by Bob Strauss
DIRECTOR RE-SHOOTS THE CRIME COMEDY CLASSIC WITH HAND-HELD CAMERAS AND WAHLBERG AS 'THE ANTI-CARY GRANT'
It was a crazy idea, even for a filmmaker of Oscar-winning director Jonathan Demme's eclectic accomplishments.
But Demme did not just remake Charade, the impossibly effervescent, romantic crime comedy that Stanley Donen perfected in 1963, with stars Cary Grant and Audrey Hepburn at their most incomparable. In this version, called The Truth About Charlie, the director of The Silence of the Lambs and Philadelphia cast as stars the different-as-can-be team of Boogie Nights' Mark Wahlberg and Mission: Impossible 2's Thandie Newton. He also trades Charade's classic Hollywood high gloss for the jagged, free-form style of the French New Wave directors who were hitting their stride at the time Donen and company were shooting in Paris.
Different as he tried to make it, though, he admits that comparisons are inevitable.
"At one point, before the part was cast, somebody said, 'This is a great George Clooney movie,' " said Demme, boyishly trim and brimming with impish, movie-geek enthusiasm at the age of 58. "And you know what? I'd like to see that movie. But I didn't want to make that movie. I didn't want to get into that head-on a contest with this other picture, and try to duplicate Cary Grant and try to duplicate Audrey Hepburn."
Indeed, Demme refers to Wahlberg - the Boston street punk turned rapper/underwear model Marky Mark turned respectable but hardly ultra-elegant movie star - as the Anti-Cary Grant.
"Mark Wahlberg is not doing Cary Grant," the director said. "Before we started shooting, Mark's thing was like, 'Me, Cary Grant?' and I'd go, 'No! You're not Cary Grant. You're Joshua Peters, a character who shares the name of a character once played in a very different way, clearly Mark, than you're going to do it.'
"If I wanted to do a remake of a movie where you cast someone because you want to try to capture what the original actor did, I would pick a Steve McQueen movie to do with Mark Wahlberg."
Uh, that sounds like a directorial vote of confidence.
"Jonathan thought I was the right guy for the part, that I could bring something different and interesting to the role, so I said sure," said Wahlberg, 31, who nevertheless looks mighty dapper in a black Armani suit and pink silk tie. "I wasn't a huge fan of the original, though I thought it was a beautiful film. And I wasn't a huge fan of this script. I was a huge fan of Jonathan Demme's. I'd work with this guy in whatever role; I would play the guy on the bus who doesn't say anything.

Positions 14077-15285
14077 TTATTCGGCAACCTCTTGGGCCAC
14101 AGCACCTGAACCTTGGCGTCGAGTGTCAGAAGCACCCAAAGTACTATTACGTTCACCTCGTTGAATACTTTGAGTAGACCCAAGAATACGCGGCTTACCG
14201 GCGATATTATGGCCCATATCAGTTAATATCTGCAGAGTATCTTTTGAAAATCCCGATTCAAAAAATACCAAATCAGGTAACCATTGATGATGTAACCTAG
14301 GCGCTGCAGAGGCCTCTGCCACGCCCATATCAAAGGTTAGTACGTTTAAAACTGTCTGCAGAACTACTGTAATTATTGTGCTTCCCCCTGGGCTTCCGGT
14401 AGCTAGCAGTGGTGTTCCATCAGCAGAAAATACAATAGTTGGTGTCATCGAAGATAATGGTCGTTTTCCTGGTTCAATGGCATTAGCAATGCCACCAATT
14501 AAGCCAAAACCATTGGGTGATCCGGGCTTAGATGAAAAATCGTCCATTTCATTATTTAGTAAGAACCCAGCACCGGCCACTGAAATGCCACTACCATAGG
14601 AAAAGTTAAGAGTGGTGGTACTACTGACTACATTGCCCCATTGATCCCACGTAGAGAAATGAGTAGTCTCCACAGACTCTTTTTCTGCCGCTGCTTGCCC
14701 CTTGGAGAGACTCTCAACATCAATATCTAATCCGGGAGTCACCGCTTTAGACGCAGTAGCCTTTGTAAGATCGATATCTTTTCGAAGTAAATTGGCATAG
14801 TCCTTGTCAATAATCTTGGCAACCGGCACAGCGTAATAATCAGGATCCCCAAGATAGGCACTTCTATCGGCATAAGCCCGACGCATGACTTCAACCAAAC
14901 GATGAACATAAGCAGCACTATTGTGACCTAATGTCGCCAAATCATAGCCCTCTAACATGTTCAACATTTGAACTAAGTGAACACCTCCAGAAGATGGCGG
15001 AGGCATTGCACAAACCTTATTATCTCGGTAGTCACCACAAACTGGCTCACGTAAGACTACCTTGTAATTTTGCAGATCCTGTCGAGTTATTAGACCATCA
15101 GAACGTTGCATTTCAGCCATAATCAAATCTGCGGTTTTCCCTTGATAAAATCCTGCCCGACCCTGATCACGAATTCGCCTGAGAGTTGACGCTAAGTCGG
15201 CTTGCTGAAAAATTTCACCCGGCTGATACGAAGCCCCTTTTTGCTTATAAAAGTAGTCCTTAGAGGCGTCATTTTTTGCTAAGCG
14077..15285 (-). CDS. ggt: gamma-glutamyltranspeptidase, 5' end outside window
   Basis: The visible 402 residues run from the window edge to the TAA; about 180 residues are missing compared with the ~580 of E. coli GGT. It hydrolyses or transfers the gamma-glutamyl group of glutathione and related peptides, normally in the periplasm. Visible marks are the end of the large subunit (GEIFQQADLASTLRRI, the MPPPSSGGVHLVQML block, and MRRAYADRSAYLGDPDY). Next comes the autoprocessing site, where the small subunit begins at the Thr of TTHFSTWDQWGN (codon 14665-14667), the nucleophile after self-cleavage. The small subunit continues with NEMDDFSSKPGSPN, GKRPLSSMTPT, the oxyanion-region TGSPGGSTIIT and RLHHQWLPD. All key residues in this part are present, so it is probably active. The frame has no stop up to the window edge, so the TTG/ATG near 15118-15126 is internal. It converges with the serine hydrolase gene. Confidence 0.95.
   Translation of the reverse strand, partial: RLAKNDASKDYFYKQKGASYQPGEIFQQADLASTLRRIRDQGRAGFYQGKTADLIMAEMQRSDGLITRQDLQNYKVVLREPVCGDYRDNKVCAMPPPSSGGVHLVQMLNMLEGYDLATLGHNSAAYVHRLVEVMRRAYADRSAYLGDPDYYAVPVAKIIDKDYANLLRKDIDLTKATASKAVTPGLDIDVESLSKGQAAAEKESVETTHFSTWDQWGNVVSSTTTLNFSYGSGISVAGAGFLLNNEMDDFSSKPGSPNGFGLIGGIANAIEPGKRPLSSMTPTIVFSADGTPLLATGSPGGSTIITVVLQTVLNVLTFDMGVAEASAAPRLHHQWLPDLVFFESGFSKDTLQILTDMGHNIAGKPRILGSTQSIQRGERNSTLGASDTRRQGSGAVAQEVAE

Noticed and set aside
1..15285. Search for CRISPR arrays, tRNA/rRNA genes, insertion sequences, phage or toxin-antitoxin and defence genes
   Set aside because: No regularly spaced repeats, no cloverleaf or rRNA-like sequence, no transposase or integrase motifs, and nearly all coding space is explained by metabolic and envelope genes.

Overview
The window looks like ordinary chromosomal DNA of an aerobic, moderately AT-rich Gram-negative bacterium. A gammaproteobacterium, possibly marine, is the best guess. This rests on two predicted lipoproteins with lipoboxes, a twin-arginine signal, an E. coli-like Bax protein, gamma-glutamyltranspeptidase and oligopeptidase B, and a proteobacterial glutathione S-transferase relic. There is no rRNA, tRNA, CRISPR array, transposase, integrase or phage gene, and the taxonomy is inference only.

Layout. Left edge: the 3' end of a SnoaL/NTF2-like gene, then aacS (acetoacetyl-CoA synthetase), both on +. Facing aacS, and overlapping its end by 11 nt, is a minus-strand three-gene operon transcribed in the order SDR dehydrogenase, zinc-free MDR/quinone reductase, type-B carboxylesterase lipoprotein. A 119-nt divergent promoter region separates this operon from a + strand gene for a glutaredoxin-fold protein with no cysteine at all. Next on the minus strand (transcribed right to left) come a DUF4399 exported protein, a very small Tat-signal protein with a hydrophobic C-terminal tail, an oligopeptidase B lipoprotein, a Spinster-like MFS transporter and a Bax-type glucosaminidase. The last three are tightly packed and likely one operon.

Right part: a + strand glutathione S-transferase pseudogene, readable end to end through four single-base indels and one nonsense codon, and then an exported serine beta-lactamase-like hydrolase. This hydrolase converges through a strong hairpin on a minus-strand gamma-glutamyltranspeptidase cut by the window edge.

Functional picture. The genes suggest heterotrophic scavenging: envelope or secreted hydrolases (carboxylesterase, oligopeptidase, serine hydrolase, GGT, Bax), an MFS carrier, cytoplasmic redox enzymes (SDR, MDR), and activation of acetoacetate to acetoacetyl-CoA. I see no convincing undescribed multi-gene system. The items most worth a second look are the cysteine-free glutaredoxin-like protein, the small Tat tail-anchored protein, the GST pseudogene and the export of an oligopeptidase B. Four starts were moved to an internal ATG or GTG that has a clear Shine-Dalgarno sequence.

"Jonathan cast me, obviously, to do the complete opposite of Cary Grant," said Wahlberg, who took a plane from the Hawaiian set of Planet of the Apes to Paris for Charlie (and whose next film is his third re-make in a row, of the 1960s British caper The Italian Job).
Some think that Newton, at least, bears a few traces of the sophisticated gamine Hepburn. Maybe it's the British accent, although that's more pronounced in the younger, English-Zimbabwean actress than it was for the Dutch-Irish screen legend. Whatever it is, Newton, who played the title role in Demme's last film, Beloved, seems to have been his inspiration for the new project.
"The first time I ever saw Charade was at Jonathan's house," she said. "We watched the film, then he said, 'Don't you think that would make a great update?' And, yeah, I thought it would. Then he goes, 'With you in that part.' I said, 'Oh, please - shut up.' Then, two years later, we were doing just that.
There were no concerns about living up to Hepburn's image, though.
"I read a new version, The Truth About Charlie," Newton said. "I didn't have time to reference back to the other one. And this was a very different, different character and so on. I take my job very seriously, and I don't tend to look outside of what I'm doing. I tend not to look at what other actors have done to inspire what I'm doing, either. I concentrate solely on the piece.
"But I was aware that I was playing Regina Lambert, not playing Audrey Hepburn playing Regina Lambert. Maybe I was in denial, because I was playing a role that she played."